I have an abnormally big and bright computer monitor. I'm an expert at Google Image searching.

I moved the monitor as close to his bowed, furrowed brow as the cord allowed, hoping I wasn't about to cause some irreparable retina damage. I filled the screen with the aquamarine of Bora Bora.


As he opened his eyes, his entire face lifted. His lips parted to show some very well-kept dentures, and he let out a slow, enduring, overwhelming laugh--the laugh of a man who had lived for so long without permanence, so many days without a companion, a lifetime without a vacation.

In .13 seconds, a search engine found the joy that was buried deep within this old man, and it filled the room.

20 April 2011

Holy Roller / Twisted Sister

Paula told me that she needs a payee because of her compulsive compassion.

"I'm addicted to random acts of kindness... with money."

She says that when people ask her for money, she just can't turn them down. It's too much fun to give away.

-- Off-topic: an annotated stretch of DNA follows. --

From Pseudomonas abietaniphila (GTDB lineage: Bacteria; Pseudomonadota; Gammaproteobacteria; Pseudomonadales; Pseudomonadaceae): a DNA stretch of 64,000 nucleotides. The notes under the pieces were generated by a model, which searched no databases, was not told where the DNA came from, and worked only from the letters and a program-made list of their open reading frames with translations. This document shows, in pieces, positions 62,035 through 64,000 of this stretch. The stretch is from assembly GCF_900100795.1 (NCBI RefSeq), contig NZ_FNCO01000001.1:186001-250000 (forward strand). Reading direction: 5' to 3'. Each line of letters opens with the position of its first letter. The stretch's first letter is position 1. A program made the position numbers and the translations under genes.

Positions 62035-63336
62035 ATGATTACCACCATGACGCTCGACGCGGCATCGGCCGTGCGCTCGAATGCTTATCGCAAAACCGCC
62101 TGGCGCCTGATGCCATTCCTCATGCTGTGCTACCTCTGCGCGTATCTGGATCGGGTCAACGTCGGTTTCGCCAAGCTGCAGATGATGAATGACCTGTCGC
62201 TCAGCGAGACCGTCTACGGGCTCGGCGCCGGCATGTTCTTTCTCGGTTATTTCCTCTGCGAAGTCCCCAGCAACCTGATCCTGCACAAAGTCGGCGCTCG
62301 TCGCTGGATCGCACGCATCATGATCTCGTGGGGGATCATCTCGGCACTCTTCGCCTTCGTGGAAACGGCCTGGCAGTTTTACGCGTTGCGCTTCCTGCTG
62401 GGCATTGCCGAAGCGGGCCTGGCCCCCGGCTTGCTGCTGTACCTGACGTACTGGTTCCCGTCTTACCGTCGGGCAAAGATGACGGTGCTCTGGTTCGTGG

"I can give away $2,000... just like that." (She snaps her fingers, her weathered and worn fingers. It's less of a snap, more like a brush.)

Paula lives in the neighborhood, modestly. Very modestly.

"God doesn't give me enough gifts to share."

Her joy is so complete, and so completely immaterialistic.

"A $50 tip for a cab ride! You should have seen his face!"

But Paula, make sure you take care of yourself.

"What do you call a nun who falls down the stairs?"

"A... holy roller?"

"A twisted sister!"

She pulls out an envelope of $20's and counts them. And re-counts them.

"Paula, you should keep your money in your wallet."

"But I like to play with it!"


"Can you do me a favor? Call me a cab."
"Uh... seeya later, Cab."
"No, I'm serious!"


I can't help but think that Paula will probably be okay, by her own standards. She will always feel like she is doing okay. It's a strange thought, to think that she receives money from the government to help meet her basic needs, and she give so much of it away. I wonder, if anyone knew, if they would complain.